The Eating Disorders in Sport Conference is a unique place to explore these challenges and will provide continuing education credits for psychologists, counselors, social workers, registered dietitians, athletic trainers and strength and conditioning coaches and will be held at the David Brower Center in beautiful downtown Berkeley, California.

My hope for you is that you may:

  • Seek out the support needed to cultivate healing in your athletic setting.
  • Advocate for your needs and overall well-being when the goodhearted supports in your life are not yet equipped with the knowledge to help you navigate this painful situation.
  • Find your voice!
  • Meet yourself where you are!
  • Challenge the desire of reaching for instant gratification and instead focus on your long-term health, happiness, and success.
  • Find the clarity to focus on other factors that contribute to sport performance beyond body weight and composition – (e.g. confidence, learning from mistakes, hard work, strength, flexibility, balance, rest, knowledge of the sport, etc.)
  • Keep running a sacred place: one filled with compassion, grace, creativity, and adventure. Tapping into these principles are a true strength and will help you cultivate your resilience and regain passion.
  • Get familiar with your values, talents, contributions, gifts, and quicks…Explore what energizes you!
  • Be loyal to your body, whole self, and unique experience.
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Just a reminder:

You are more than a track and cross-country runner. Your race times don’t wholly define you. They define your running abilities during that snapshot in time. You are more than your ranking, accomplishments, body composition and the outcome of yesterday’s training session. You have determination. You have passion. Your resilience is enduring. Working through these challenges will set you on a path to develop more mental toughness and grit than unbalanced exercise and eating patterns can ever provide to you! There is hope!

Happy Trails,
Amanda Schlitzer Tierney, MS, CSCS – Strength and Conditioning Coach at the Victory Program at McCallum Place


About the Sponsor:

McCallum Place is a nationally recognized eating disorder treatment center where professionals can help guide you through the process of treatment and recovery every step of the way. We operate treatment facilities in St. Louis, Missouri, and Kansas City, Kansas, that offers comprehensive medical, nutritional, and psychological care within the flexibility of several levels of treatment for adult men and women, adolescents, and elite athletes alike. We will work with you personally to create a treatment program that is right for you.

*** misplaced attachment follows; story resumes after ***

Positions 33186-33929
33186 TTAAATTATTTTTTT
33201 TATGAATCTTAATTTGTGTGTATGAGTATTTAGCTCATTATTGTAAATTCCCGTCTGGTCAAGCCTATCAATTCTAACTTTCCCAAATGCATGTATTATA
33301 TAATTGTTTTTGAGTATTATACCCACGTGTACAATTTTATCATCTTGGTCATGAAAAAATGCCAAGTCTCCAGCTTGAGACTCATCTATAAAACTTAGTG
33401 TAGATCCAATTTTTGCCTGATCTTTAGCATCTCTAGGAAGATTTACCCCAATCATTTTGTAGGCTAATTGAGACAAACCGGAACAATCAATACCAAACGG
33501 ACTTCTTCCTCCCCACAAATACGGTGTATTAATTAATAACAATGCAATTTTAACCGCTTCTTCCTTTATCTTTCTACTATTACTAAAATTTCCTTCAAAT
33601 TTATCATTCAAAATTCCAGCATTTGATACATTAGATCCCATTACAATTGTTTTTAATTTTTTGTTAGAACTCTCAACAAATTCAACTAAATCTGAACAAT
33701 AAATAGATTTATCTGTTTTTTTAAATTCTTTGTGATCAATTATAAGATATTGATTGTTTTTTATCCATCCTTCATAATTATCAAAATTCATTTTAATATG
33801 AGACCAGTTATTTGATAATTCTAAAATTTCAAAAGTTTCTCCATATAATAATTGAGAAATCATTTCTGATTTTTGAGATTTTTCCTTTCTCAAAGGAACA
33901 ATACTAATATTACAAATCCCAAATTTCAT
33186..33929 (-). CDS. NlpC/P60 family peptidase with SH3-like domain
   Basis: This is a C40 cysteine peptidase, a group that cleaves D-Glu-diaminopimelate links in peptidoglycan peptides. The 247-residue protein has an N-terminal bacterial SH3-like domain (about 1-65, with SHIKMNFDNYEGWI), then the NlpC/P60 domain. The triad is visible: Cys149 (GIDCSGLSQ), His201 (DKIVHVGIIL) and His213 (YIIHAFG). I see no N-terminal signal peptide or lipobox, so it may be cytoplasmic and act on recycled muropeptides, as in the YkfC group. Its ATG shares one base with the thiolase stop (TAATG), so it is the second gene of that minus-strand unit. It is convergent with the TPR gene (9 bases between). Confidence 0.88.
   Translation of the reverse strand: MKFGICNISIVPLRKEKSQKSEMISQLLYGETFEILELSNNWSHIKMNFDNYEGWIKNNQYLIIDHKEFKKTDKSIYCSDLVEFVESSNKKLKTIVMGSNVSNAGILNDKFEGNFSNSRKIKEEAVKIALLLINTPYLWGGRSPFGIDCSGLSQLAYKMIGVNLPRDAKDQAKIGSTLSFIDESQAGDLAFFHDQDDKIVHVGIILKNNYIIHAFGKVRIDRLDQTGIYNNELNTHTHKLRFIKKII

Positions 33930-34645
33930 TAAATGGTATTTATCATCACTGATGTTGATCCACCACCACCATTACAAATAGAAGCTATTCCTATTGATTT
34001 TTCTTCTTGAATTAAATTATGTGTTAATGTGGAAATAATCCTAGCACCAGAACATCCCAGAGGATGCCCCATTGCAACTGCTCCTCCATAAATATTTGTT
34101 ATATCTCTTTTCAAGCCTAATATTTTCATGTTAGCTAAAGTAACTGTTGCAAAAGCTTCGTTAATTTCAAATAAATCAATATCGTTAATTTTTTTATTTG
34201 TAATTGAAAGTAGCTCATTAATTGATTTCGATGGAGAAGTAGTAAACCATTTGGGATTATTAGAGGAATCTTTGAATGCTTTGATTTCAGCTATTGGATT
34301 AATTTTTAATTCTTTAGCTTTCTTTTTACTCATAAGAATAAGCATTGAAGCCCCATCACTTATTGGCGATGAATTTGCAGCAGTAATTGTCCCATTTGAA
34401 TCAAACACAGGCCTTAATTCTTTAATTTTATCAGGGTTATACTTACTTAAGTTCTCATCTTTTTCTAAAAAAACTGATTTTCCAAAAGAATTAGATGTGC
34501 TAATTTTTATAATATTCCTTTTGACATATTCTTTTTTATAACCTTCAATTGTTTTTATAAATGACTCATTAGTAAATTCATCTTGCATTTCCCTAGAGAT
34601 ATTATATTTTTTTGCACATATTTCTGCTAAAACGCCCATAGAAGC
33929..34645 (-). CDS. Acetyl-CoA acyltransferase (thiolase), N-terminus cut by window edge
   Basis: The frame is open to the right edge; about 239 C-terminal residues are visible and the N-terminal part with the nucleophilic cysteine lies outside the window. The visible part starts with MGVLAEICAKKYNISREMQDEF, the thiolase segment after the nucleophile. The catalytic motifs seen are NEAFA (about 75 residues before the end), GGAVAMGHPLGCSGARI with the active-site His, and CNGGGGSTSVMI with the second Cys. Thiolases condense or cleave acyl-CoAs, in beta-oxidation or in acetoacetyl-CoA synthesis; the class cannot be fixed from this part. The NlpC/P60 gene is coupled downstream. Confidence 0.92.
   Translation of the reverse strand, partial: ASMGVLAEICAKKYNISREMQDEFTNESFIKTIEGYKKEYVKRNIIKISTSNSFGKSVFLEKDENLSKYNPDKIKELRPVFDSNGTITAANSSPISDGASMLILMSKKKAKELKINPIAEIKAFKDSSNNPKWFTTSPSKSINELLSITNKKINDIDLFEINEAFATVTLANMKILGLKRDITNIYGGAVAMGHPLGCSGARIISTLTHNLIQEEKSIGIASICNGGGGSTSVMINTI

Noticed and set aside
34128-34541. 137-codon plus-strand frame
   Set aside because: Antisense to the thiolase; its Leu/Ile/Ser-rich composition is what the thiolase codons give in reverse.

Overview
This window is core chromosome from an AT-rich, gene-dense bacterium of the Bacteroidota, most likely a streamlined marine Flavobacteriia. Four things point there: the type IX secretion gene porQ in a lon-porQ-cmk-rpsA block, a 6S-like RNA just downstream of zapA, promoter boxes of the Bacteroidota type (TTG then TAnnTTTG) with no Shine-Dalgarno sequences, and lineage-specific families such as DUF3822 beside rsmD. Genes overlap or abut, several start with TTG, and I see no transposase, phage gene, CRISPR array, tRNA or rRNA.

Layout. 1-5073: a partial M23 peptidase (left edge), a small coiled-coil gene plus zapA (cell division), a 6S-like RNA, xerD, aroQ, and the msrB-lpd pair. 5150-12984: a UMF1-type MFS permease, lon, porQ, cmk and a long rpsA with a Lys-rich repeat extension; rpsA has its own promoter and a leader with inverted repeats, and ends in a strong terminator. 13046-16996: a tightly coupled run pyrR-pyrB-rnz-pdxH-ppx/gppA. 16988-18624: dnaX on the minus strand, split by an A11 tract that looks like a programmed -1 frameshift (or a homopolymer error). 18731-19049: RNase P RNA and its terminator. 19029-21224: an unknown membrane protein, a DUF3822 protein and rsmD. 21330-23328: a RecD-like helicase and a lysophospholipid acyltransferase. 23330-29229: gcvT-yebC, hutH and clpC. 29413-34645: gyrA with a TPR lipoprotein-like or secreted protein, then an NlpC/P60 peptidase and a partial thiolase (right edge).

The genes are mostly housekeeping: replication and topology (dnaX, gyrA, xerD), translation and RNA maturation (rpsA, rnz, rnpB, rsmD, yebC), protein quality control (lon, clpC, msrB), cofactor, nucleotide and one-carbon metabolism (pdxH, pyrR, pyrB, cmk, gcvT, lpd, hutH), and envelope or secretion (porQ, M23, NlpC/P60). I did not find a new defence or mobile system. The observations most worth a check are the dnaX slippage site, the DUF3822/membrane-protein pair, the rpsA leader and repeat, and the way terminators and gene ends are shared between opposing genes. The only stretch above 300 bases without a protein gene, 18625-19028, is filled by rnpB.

About the Author:

Amanda Schlitzer Tierney, MS, CSCS – Strength and Conditioning Coach at The Victory Program at McCallum Place

Amanda Schlitzer TierneyAmanda is an NSCA Certified Strength and Conditioning Specialist and holds her Master’s degree in Sport Science/ Exercise Psychology from Lock Haven University and her Bachelor’s degree in Psychology from Chestnut Hill College. She is the Strength and Conditioning Coach for The Victory Program at McCallum Place and is the Owner/Founder of Discovering Balance: Fitness Coaching and Support.

Amanda is an affiliated professional of the Body Positive Fitness Alliance and is currently the Co-Chair of the Association for Applied Sports Psychology: Eating Disorder Special Interest Group. Amanda has been working with athletes and non-athletes with eating disorders since 2006. Over the years, Amanda gained a wide-range of knowledge for this specialized population and found her true passion: helping individuals incorporate balanced exercise into the recovery environment.

Amanda’s goal as a Strength and Conditioning Coach is working with individuals to help identify unhealthy exercise thoughts and behaviors and supporting them in redefining their relationship with fitness. She aims to help her patients find a balance between challenging the body and bringing the fun back to exercise. She encourages listening to one’s body cues and adequate fueling to maintain a healthy body and mind. Amanda’s target reaches beyond the patient and she strives to educate athletes, teams, coaches, parents, athletic trainers, and sport medicine personnel on how to work with this specialized population.


The opinions and views of our guest contributors are shared to provide a broad perspective of eating disorders. These are not necessarily the views of Eating Disorder Hope, but an effort to offer a discussion of various issues by different concerned individuals.

We at Eating Disorder Hope understand that eating disorders result from a combination of environmental and genetic factors. If you or a loved one are suffering from an eating disorder, please know that there is hope for you, and seek immediate professional help.

Published on May 16, 2019.
Reviewed & Approved on May 16, 2019, by Jacquelyn Ekern, MS, LPC

Published on EatingDisorderHope.com